Reporting Lynne Adkins
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Regional Affairs Council -- May 2012
KYW Regional Affairs Council
By Lynne Adkins
PHILADELPHIA (CBS) — Every day, ten thousand Americans celebrate their 65th birthday, according to government statistics. And as they age, so do their parents — many still living in the family’s four-bedroom Colonial.
So, when is the right time to get your elderly parents to downsize their lives and prepare for a new way of living?
Michael Calvin (below right) tried to get his parents to downsize a long time ago.
“That’s one of the hardest things in moving your parents: you have to realize it is their lives and their decision,” he says, “and even if they’re not making what you think is the right decision you need to work with them to help them make the decision for themselves.”
When David Goldenberg’s health became an issue, he knew it was time to give up his apartment, to be closer to his son.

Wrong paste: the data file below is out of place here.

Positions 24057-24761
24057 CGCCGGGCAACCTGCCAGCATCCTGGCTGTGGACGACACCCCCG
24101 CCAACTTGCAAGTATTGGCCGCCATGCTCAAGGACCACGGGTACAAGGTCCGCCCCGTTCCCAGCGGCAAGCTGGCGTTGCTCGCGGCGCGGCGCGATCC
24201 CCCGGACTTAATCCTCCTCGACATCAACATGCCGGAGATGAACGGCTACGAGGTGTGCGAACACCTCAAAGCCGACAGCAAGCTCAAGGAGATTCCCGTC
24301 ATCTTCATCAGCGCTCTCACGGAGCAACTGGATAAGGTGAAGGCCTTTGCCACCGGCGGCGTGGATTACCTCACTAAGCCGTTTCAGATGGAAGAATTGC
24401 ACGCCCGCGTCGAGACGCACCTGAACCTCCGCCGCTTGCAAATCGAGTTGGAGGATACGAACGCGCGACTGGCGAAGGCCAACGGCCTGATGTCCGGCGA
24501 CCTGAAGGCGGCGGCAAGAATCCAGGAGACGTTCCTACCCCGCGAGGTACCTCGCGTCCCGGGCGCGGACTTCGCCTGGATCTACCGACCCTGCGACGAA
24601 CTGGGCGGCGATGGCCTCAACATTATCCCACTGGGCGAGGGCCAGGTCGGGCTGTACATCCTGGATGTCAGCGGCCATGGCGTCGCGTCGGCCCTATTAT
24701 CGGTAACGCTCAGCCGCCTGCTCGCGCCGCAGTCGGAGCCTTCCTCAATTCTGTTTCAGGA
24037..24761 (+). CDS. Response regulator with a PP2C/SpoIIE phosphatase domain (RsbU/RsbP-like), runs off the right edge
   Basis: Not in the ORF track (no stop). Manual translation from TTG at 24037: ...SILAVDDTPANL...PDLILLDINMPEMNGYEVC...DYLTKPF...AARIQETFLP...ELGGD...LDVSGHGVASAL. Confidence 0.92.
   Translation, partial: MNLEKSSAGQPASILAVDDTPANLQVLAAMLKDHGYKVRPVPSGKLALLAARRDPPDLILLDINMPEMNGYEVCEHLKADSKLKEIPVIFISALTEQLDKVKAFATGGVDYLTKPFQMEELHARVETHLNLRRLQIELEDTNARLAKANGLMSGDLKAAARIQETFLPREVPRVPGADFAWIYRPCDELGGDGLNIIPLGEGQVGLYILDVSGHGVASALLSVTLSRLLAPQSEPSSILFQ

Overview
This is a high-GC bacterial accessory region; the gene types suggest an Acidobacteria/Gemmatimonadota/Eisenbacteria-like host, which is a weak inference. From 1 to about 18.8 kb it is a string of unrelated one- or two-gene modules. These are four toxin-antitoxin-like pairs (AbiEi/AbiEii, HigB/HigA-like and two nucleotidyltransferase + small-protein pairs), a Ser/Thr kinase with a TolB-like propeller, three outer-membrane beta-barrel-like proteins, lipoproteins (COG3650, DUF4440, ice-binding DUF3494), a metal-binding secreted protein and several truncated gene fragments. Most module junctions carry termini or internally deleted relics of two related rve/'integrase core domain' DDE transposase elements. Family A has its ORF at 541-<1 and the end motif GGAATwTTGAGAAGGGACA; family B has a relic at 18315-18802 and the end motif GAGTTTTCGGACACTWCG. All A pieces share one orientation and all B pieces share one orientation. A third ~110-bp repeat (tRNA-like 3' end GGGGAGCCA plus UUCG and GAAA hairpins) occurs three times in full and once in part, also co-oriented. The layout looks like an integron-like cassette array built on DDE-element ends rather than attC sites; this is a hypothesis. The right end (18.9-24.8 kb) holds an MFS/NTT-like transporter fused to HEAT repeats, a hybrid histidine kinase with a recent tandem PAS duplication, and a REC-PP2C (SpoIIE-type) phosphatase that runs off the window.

“Comes that day when you can’t do what you always did,” Goldenberg (top photo) recalls, noting that sometimes one lifestyle change leads to another. “I’ve given up my car and given it to my granddaughter who’s learning to drive,” he says.
When looking for the next place to live, families need to ask a lot of questions about the care, the food, the cost, and the services provided.
Diane Calvin wanted to make sure her parents could stay in one facility for years to come, regardless of their circumstances:
“I was looking for all levels of care because I didn’t want them to have to move (again). I thought it could be traumatic for them to have to move (again) because some places don’t offer the skilled care or the memory care. My dad handled most of the finances (of selecting an affordable facility) because he’s a finance guy.”
She urges adult children to investigate facilities even if the parents aren’t ready to move, so if an emergency arises that forces the issue, the family won’t be left scrambling.
Listen to the Part 1 podcast…
Regional Affairs Council — May 2012